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In fighting gangs, US should look to El Salvador

In combating the MS-13 gang, the Obama administration should look to El Salvador, which has adopted a far less confrontational approach, and is seeing a drop in gang violence as a result. A negotiated 'truce' with gangs is possible in the US and Mexico.

By Mike Honda and Ami Carpenter / December 28, 2012

Victor Garcia, from Calle-18 gang, sits with his wife and daughter during a religious service at a prison in Quezaltepeque, on the outskirts of San Salvador June 16, 2012. Mr. Garcia, along with members of the rival MS-13 gang, entered an unprecedented, negotiated truce that authorities say has greatly reduced the homicide rate.

Ulises Rodriguez/Reuters/file


Washington and San Diego

In October, the US Treasury named the notorious MS-13 gang a transnational criminal organization. This unprecedented action aims to sanction the violent American-born street gang and seize its estimated millions in assets – profits gained through drug and human trafficking.

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But the Obama administration should take a cue from El Salvador, which has adopted a far less confrontational approach to gangs, and is seeing a drop in gang violence as a result. Both of us have worked and traveled extensively in Central America – El Salvador in particular, which has its own MS-13.

In the United States, the MS-13 is made up of about 10,000 members, largely Salvadoran-Americans or Salvadoran nationals who fled El Salvador’s civil war. The US gang is part of a transnational criminal network of drugs, weapons, and violent gang culture.

In Central America, gang warfare has given way to a complex network of organized, violent crime and in many places has taken on characteristics of a “traditional” war. Measuring the intensity of violence in terms of homicides, the so-called "northern triangle" of Guatemala, Honduras, and El Salvador is now considered the most violent region in the world (aside from battlefields), averaging tens of thousands of gang-related deaths annually. The need for suitable civilian protection is obvious.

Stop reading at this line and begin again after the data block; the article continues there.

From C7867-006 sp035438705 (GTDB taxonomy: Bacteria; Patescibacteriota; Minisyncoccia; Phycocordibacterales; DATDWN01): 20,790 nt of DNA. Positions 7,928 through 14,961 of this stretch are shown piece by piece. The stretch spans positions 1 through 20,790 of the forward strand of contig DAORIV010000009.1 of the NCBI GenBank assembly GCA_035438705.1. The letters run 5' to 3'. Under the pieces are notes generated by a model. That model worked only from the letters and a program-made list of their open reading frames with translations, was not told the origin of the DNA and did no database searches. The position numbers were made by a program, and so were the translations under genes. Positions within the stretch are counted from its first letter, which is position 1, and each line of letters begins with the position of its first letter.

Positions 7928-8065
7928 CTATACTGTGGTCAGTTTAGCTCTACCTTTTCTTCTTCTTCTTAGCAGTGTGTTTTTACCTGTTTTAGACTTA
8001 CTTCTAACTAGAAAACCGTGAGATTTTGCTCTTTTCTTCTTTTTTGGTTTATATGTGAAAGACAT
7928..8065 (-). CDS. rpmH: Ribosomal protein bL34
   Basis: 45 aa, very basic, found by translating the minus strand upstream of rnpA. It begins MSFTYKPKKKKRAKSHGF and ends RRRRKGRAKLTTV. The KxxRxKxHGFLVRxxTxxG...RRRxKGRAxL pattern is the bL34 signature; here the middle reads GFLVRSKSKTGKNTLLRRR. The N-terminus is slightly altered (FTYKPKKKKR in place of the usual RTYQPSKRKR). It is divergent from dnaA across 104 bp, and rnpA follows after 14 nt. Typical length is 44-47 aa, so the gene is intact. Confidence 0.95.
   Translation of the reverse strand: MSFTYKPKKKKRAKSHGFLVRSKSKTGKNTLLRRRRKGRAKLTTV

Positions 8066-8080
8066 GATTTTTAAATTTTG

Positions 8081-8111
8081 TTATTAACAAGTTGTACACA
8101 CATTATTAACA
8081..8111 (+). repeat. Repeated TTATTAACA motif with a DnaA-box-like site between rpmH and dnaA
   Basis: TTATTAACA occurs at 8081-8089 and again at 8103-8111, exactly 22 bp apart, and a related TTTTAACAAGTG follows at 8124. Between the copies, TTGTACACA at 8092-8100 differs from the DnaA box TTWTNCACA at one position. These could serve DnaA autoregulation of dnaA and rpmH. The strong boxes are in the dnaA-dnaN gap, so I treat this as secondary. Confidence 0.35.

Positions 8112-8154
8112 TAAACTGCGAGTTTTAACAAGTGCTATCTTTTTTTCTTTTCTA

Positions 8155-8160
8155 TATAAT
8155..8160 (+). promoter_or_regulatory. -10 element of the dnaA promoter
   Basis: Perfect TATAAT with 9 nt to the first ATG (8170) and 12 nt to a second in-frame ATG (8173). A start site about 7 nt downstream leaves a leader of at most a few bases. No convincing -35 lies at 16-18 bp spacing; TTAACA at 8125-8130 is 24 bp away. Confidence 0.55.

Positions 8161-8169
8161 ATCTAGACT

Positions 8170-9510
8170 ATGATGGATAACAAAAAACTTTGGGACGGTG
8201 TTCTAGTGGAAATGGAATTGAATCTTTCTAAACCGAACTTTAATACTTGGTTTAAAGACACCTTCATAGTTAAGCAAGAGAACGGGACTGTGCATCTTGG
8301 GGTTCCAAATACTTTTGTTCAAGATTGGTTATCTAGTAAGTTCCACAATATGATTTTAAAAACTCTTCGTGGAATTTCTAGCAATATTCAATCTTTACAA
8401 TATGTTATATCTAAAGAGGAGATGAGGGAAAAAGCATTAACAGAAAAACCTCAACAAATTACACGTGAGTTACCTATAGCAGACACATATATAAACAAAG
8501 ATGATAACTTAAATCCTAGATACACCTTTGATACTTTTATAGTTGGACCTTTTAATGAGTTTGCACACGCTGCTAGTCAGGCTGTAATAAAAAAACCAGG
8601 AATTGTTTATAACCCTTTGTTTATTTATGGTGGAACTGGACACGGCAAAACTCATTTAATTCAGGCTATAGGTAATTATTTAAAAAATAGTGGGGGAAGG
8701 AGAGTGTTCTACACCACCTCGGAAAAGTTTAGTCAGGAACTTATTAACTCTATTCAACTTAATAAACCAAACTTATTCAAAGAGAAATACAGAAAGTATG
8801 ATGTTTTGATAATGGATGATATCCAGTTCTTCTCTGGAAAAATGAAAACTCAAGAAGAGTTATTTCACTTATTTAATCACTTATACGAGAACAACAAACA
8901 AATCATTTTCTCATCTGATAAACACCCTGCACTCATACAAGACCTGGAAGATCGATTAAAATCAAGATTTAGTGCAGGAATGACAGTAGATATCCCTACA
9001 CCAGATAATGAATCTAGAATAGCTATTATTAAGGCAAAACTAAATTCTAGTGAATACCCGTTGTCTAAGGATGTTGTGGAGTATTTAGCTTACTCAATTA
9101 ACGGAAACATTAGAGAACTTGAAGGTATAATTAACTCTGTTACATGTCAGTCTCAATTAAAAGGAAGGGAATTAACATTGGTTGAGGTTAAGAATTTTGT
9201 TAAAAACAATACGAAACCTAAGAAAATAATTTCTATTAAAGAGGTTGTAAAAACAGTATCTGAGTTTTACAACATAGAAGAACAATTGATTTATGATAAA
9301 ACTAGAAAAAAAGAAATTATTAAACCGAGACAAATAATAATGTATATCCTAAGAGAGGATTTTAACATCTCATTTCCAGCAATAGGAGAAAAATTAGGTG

The legal framework for civilian protection is international humanitarian law, which binds state and nonstate actors to rules meant to protect civilians in armed conflict. The International Committee of the Red Cross has argued that international humanitarian law is applicable when any “war” amounts to armed conflict, defined by a certain intensity of violence: 25 to 1,000 war-related deaths per year and a sophisticated enough command structure that armed groups are actually able to implement such law. Clearly, the homicide figures in Central America far exceed the benchmarks for war-related deaths per year.

Earlier this year, in an effort to curb the violence, the government in El Salvador negotiated a groundbreaking deal with the Salvadoran MS-13 and a rival gang, Calle-18. In a bold move, mediators in El Salvador essentially extended the framework of humanitarian engagement to gang warfare, brokering a peace treaty between the two gangs and the Salvadoran government. After the deal, homicides decreased by 32 percent and kidnappings by 50 percent, as reported by The New York Times. In May, the gangs extended their truce to school zones and agreed to end forced recruitment of child soldiers. 


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